Economy

Will $6 Trillion in Global Quantitative Easing Be Enough to Beat the 2020 Recession?

Now that the U.S. Federal Reserve has committed to yet another round of massive asset purchases, it’s important to understand just how much quantitative easing there is in the world. On top of the United States, other central banks are seeing their balance sheets expand rapidly as they have been buying countless amounts of public assets and private assets.

Central banks are greatly increasing their lending to financial institutions to fight against the damage that the coronavirus is having on the economy. According to FitchRatings, quantitative easing asset purchases are likely to hit a total of $6 trillion in 2020.

24/7 Wall St. has looked into reports at Fitch, as well as from central banking and other related websites to tally up just how much new quantitative easing funds and efforts is being pumped into the global economy in 2020.

For some context, this $6 trillion amount would be nearly that same as roughly half of all QE efforts made from 2009 through 2018. Central banks’ balance sheets are expanding extremely rapidly as they buy up large quantities of public and private assets and increase their lending to financial institutions in their efforts to counter the damaging economic impact of the coronavirus.

In the United States, the pre-pandemic balance sheet was recently about $4.3 trillion. That figure was up to $6.5 trillion by April 23. The Federal Reserve purchased a combined sum of $1.4 trillion in U.S. Treasuries, and that exceeded the combined QE-waves of buying from the financial crisis a decade ago.

Where the quantitative easing is harder to calculate versus raw securities purchases is that there have been currency swap programs and credit facilities with other central banks as the markets had been in disarray in March.

The European Central Bank has purchased roughly 120 billion euro in a four-week period from mid-March through mid-April 2020. As of the end of 2019, its holdings of securities of euro area residents denominated in euro was roughly 2.85 trillion before adding in additional assets held. For monetary policy purposes For context, they had been buying roughly 20 billion euro each month prior to the COVID-219 pandemic. The European Central Bank implemented an additional 870 billion euro for quantitative easing in mid-March in an effort to lessen the economic impact that the shutdowns and deaths are causing on the economy.

To put more context into these quantitative easing efforts, FitchRatings calculated that the U.S. Federal Reserve balance sheet may approach $10 trillion and that the European Central Bank’s balance sheet could easily grow above 6 trillion euro by the end of 2020.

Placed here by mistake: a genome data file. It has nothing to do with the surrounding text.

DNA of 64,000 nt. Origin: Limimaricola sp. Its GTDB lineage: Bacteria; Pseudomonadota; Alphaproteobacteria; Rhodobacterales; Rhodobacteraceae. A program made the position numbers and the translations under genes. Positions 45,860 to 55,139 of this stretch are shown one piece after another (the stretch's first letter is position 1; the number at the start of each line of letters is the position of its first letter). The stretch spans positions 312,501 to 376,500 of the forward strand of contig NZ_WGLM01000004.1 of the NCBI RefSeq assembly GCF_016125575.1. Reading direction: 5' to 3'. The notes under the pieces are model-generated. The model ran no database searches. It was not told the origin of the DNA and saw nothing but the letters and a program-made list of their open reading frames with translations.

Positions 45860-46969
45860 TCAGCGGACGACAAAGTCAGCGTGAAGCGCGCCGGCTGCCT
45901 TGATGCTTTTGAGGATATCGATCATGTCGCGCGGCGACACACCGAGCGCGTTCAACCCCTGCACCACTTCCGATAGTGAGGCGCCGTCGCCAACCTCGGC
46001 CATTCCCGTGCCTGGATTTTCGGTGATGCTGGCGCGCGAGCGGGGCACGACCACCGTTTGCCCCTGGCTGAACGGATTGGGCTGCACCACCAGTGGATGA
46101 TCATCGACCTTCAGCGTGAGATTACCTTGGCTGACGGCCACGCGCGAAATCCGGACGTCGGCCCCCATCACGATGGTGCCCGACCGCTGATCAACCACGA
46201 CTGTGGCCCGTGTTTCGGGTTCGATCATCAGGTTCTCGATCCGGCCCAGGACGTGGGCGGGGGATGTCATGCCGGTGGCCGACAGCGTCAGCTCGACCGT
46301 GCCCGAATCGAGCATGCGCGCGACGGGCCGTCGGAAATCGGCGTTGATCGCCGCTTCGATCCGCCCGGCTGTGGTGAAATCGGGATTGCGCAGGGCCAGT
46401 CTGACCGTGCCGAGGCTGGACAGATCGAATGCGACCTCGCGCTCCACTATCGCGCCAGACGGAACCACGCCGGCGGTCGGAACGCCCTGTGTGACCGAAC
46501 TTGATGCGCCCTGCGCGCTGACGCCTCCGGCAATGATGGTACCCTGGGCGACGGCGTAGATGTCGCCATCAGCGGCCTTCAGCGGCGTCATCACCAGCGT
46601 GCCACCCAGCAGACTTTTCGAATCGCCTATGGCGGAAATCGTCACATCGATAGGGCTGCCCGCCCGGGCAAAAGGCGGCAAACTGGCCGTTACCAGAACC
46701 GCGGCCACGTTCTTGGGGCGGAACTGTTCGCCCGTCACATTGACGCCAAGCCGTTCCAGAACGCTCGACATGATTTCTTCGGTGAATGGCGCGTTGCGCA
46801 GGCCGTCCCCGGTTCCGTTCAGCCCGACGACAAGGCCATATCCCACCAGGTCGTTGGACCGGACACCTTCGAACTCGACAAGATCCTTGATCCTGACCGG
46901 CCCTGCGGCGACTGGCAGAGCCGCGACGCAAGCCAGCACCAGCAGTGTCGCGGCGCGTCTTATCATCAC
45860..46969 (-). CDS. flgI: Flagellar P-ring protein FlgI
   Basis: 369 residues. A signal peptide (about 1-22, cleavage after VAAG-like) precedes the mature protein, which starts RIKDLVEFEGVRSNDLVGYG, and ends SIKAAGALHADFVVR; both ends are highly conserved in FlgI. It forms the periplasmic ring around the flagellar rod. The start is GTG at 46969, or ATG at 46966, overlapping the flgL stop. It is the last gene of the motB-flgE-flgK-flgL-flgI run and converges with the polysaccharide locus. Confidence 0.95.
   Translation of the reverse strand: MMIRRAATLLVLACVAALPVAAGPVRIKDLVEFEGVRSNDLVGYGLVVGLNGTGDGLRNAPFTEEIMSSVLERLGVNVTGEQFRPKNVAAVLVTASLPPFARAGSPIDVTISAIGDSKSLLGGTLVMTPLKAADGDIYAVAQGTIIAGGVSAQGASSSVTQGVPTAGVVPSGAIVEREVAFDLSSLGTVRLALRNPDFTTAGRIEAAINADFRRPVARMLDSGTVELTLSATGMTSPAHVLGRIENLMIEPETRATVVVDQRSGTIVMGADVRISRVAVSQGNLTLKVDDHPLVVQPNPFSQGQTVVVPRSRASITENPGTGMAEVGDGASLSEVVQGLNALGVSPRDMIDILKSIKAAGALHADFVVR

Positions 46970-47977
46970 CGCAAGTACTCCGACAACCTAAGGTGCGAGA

Quantitative easing efforts are looking high from other central banks.

The Peoples Bank of China has been formally lowering its interest rates and it has even lowered reserve requirements for urban commercial banks and for rural lenders in March.

Other central banks with a focus on quantitative easing and asset buying have been identified below, but these are not the only central banks involved:

The Bank of Japan is currently target exchange-traded funds (ETFs) to a current equivalent of $118 billion while the bank will also be making loans to companies that have been impact by the coronavirus outbreak.

The Bank of England will buy 200 billion pounds worth of additional Gilts while also growing its balance sheet.

The Bank of Canada has expanded its balance sheet and the bank has signaled previously that it would target bond issues issued by its 10 provinces after already targeting provincial money-market paper..

The Reserve Bank of Australia saw a net drop in total assets and liabilities as of Wednesday, April 22, but is holdings of Australian dollar investments (securities) rose by about A$4 billion to $A177.1 billion.

Adding up all of the holdings from central banks’ balance sheets is not an impossible task. Where this job about a full read-thru on total global quantitative easing is harder to calculate is when central banks (including the U.S. Fed) offer temporary facilities and other short-term stabilization efforts to ensure liquidity or to ensure that financial markets operate efficiently. These efforts are very important when they are needed, but they are short-term efforts that often get overlooked versus raw assets and securities owned by central banks.

This seems like as good of a time as any to be in the business of selling printing presses.